Lennon, an accomplished photographer, hand-picked the images for the celebratory exhibit.
“This, for me, was a perfect, perfect way to [commemorate the occasion]… to embrace these great photographs, it just seemed the right way to go… emotionally the right way to go. It was a way of doing something special and unique.”
Another way Lennon has celebrated the Fab Four through the years is by building his own collection of Beatles memorabilia. In 2010, he released a photography book, “Beatles Memorabilia: The John Lennon Collection,” which features pictures he’d taken of his personal Beatles stockpile.
“All of those bits and bops [that I own] are important. They’re all personal items,” he explained. And though the book is long-finished and in its second printing, the collecting continues.
“It’s not something I go searching for,” he said. “If things are brought to my attention…every once in a while friends keep an eye out… and if something is outstanding or if it’s something that is personal to me I will try and get it,” he explained.
Lennon’s music ventures always keep him busy, too. He’s popped in and out of the spotlight since his first hit climbed the charts in 1984. His most recent album was “Everything Changes,” released in 2011. A new documentary about the making of the record, “Through the Picture Window,” can be found -- along with new music and photography -- on Julian’s new app, which launched in Dec. 2013.
And if he’s not busy enough, Lennon revealed that ahead of the Beatles 50th anniversary, he was in the midst of embarking on a life-changing trip.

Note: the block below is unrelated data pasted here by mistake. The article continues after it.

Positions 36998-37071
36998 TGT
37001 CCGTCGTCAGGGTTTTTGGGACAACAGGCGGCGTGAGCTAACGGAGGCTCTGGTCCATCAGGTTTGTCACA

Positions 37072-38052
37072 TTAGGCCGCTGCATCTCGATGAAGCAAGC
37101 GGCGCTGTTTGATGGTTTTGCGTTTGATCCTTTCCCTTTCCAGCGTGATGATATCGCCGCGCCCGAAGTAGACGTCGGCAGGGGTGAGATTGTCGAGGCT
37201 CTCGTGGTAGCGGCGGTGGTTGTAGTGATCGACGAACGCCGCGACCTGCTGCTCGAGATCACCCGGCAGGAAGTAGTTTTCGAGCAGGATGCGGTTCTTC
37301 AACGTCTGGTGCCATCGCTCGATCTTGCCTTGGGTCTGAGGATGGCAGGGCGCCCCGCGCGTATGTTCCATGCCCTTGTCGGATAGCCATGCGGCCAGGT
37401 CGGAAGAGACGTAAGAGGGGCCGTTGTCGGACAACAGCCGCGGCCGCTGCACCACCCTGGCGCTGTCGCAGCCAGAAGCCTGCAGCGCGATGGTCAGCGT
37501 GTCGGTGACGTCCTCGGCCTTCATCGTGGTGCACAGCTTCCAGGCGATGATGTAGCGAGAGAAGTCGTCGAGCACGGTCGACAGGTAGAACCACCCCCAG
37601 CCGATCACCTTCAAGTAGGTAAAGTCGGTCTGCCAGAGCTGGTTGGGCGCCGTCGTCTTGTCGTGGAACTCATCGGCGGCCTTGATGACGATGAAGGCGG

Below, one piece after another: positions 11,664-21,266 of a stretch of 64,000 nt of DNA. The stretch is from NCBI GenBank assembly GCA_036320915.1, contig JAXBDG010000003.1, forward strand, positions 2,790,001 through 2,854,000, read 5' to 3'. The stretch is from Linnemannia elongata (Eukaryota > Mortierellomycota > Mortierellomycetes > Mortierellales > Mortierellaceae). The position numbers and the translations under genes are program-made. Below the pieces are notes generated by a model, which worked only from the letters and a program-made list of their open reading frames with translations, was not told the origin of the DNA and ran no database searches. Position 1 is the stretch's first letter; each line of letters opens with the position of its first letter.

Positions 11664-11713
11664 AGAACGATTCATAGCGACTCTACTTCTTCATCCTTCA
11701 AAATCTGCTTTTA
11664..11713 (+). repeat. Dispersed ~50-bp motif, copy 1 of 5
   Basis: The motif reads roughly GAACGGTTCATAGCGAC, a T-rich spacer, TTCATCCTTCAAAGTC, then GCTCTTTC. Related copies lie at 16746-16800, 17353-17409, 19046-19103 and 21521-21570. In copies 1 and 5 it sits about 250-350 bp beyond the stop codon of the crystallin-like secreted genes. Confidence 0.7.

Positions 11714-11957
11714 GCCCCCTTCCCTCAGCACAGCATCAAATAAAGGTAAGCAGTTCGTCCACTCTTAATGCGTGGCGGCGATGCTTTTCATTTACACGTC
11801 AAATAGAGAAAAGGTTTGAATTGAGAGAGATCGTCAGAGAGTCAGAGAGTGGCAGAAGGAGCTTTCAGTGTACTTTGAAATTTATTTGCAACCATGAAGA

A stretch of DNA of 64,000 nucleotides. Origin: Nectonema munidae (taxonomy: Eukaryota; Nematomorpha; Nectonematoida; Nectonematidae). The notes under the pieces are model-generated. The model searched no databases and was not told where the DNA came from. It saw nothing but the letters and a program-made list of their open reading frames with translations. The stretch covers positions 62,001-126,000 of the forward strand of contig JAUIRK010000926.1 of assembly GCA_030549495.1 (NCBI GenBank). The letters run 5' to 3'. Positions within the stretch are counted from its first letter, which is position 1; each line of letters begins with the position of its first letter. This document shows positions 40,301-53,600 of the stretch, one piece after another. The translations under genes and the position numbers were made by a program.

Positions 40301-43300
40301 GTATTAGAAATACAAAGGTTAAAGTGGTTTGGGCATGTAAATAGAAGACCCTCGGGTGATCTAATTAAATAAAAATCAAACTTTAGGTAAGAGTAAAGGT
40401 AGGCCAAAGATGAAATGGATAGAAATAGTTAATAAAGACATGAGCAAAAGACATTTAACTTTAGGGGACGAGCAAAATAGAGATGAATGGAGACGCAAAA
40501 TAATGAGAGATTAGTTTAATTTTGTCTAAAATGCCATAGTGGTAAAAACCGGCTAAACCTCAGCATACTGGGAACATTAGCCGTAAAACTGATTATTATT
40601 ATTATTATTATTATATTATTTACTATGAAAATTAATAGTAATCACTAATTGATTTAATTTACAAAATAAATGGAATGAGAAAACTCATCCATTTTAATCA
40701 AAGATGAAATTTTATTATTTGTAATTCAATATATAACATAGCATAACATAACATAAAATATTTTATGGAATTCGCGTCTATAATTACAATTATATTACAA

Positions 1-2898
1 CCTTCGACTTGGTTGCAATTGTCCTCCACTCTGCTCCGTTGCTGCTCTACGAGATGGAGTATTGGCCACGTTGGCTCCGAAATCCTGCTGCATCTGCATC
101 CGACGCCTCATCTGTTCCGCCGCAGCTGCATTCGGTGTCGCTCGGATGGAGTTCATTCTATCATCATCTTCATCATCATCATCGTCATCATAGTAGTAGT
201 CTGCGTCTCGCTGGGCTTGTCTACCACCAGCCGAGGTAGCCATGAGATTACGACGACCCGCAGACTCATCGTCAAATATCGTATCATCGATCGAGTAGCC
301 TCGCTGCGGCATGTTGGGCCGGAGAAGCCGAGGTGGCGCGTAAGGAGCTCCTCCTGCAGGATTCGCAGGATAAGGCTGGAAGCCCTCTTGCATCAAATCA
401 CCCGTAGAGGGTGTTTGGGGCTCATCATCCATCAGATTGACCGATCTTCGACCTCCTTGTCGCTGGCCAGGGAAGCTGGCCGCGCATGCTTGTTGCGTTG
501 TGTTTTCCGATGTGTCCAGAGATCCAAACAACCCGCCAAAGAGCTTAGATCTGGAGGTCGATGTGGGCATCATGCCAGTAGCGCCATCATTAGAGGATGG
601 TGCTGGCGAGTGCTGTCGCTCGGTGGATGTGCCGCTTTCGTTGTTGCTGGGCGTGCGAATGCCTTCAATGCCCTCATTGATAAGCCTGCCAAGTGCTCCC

Lennon spoke to FOX411 from Monaco, with an aching arm, sore from getting shots for Typhoid, Hepatitis A and Yellow Fever. While the U.S. celebrates the Beatles in early February, Lennon will be in Kenya and Ethiopia to see first-hand the hard work his White Feather Foundation has been doing in the region.
Lennon takes on a serious tone when talking about his foundation, which focuses on environmental and humanitarian issues, such as getting clean water to countries in need.
“It was probably only literally last year that I realized that I’ve got to make much more of a stance with [the White Feather Foundation]. I certainly wanted to have much more of a deeper involvement, and that came about from doing our first-ever charity event last year in Monaco, which enabled us to go on and do all these water projects that I am going to see.”
Like many things in Lennon’s life, his foundation has a connection to his famous father. Its name comes from a conversation the two once had, according to the foundation’s official website.
“Dad once said to me, that should he pass away, if there was some way of letting me know he was going to be OK -- that we were all going to be OK -- the message would come to me in the form of a white feather… One thing for sure is that the White Feather has always represented peace to me...”